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- one top compliance news item
- action by federal regulators (distilled for your convenience)
- distraction of the week
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August 2, 2019
Reg Z is making moves
Not again... CFPB is sorry not sorry. Two big announcements came out this week about everyone's favorite regulation. No, you cannot go back to bed and pretend it's not happening.
Let's start first with the dollar adjustments...The agency issued a final rule on Thursday that announced it's fixing the regulation text and interpretations to Reg Z, aka Truth and Lending Act (TILA) aka the reason bankers drink. This final rule changes the dollar amounts for provisions that implement TILA and amendments to TILA. These are included under the CARD Act, the HOEPA Act and the Dodd-Frank Act. CFPB is adjusting the amounts based on the annual percentage change reflected in the CPI in effect on June 1, 2019.
Tell me specifics...For open-end consumer credit plans under the CARD Act amendments to TILA, the new dollar amount in 2020 for the safe harbor for a first violation penalty fee will increase to $29 and the new dollar amount for the safe harbor for a subsequent violation penalty fee will increase to $40. For HOEPA loans, the new total loan amount threshold for high-cost mortgages will be $21,980.
Anything else? Yup. The adjusted points-and-fees dollar trigger for high-cost mortgages will be $1,099. For qualified mortgages, the max threshold for total points and fees in 2020 will be 3 percent of the total loan amount for a loan greater or equal to $109,898; $3,297 for a loan amount $65,939-$109,898; 5 percent of the total loan amount for a loan $13,737-$21,980; and 8 percent of the total loan amount for a loan that is less than $13,737.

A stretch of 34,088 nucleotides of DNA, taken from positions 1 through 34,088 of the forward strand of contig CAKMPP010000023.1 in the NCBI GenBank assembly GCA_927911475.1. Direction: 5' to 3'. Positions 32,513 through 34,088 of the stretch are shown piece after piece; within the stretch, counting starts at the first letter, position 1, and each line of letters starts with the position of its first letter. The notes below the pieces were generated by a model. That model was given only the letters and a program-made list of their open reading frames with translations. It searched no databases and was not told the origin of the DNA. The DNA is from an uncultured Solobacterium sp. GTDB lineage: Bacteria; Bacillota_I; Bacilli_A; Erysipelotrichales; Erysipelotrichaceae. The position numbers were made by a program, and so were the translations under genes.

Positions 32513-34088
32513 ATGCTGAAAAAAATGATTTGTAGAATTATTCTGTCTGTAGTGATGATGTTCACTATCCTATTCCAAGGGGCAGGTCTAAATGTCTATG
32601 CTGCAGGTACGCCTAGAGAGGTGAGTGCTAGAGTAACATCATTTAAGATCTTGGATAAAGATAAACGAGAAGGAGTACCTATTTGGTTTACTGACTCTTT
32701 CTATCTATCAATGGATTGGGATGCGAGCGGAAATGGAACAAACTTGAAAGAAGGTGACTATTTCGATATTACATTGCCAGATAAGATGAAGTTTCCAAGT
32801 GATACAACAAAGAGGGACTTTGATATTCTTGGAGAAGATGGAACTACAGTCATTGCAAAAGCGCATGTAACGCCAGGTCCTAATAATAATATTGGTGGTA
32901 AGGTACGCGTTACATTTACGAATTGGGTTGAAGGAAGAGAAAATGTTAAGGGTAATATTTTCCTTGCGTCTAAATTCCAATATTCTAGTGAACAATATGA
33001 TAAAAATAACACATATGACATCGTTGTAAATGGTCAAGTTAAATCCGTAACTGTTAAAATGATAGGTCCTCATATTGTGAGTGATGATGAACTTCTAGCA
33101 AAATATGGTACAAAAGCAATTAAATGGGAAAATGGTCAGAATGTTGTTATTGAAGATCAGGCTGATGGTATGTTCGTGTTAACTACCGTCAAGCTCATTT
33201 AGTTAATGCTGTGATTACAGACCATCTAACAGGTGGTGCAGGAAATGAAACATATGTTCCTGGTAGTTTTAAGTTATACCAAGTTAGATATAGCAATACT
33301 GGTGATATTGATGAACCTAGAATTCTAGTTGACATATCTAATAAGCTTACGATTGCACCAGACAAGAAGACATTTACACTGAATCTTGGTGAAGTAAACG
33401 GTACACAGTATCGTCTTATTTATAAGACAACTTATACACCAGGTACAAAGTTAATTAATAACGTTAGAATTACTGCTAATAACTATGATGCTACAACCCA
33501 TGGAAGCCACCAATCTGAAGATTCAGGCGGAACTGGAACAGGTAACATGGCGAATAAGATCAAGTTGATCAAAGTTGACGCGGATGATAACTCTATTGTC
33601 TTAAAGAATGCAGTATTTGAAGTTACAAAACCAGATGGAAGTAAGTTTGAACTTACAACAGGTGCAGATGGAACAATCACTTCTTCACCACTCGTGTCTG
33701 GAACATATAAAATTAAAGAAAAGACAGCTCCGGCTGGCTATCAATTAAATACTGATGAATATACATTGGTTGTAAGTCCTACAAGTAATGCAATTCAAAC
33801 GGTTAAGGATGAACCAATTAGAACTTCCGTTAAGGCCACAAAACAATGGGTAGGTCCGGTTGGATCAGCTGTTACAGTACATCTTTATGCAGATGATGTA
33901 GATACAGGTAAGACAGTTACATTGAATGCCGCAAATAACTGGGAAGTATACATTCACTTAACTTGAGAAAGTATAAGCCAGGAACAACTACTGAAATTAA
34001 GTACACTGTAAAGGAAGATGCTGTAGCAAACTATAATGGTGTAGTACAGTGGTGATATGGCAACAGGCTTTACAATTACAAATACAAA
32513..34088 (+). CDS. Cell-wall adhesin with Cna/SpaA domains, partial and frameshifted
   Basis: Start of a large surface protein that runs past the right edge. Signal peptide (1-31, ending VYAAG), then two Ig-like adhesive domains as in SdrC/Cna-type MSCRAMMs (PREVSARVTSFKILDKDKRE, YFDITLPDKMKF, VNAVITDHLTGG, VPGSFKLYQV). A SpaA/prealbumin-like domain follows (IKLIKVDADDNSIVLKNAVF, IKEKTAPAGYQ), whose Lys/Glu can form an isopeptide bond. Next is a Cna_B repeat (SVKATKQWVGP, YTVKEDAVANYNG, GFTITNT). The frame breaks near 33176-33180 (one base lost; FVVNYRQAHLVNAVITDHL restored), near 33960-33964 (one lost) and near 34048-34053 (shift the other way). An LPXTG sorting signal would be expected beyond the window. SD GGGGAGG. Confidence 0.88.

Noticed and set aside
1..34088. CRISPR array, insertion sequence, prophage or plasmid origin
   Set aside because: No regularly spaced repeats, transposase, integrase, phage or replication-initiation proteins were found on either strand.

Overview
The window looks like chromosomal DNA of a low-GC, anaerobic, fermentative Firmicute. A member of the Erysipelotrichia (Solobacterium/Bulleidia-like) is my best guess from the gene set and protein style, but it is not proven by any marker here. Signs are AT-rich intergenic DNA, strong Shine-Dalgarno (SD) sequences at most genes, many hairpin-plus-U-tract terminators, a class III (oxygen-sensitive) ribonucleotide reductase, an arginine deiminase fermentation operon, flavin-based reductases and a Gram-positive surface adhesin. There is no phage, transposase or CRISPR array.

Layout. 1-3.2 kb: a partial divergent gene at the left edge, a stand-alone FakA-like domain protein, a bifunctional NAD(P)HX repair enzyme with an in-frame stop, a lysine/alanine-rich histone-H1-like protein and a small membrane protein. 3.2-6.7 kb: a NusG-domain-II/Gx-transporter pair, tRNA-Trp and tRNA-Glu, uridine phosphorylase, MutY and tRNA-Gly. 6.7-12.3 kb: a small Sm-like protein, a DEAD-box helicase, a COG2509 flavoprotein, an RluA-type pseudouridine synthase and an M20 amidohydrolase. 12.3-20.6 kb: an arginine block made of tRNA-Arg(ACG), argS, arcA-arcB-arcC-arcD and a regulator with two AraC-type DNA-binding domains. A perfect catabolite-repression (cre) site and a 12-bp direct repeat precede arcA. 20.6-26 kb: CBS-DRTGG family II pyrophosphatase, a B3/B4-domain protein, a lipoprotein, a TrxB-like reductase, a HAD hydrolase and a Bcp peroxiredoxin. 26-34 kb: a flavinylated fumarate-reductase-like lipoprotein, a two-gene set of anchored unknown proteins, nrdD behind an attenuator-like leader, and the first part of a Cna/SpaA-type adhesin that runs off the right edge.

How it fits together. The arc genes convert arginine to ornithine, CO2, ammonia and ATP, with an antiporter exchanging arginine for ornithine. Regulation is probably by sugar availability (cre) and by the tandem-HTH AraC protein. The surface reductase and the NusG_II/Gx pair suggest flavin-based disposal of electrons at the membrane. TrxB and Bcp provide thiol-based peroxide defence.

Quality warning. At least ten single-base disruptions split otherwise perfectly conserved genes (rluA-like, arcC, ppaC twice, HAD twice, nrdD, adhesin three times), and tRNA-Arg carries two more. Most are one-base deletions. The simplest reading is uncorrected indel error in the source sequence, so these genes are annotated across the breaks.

When do I have to get my you-know-what together for this? The final rule is effective on January 1, 2020. Be prepared.
Okay, tell me the second big announcement...Reg Z: the gift that keeps on giving. The Bureau also issued a heads up that they will propose a rule allow Temporary GSE QM loans, otherwise known as qualified mortgages that are eligible for purchase or guarantee by Fannie Mae or Freddie Mac, to expire in January 2021 or after a short extension. This gives a little bit of a grace period, as originally this category of QMs was schedule to expire no later than January 10, 2021.
That wasn't so bad... anything else? The Bureau is also deciding whether it will propose revisions to Reg Z's general qualified mortgage definition in preparation for the planned expiration. It is also looking for information about possible revisions are part of this advanced notice of proposed rule making. In other words, it wants you to comment on their status.
BANCONOMIC's take...the dollar adjustments weren't exactly unexpected. CFPB is required to calculate annual dollar amounts for specific provisions under Reg Z based on the annual percentage change in the CPI. But almost four years after TILA/RESPA dropped, CFPB is still making changes to the rule. And banks are still trying to keep up.
Other Important Compliance News
The Trump admin puts on its superman belt to reduce risk from refinancing lending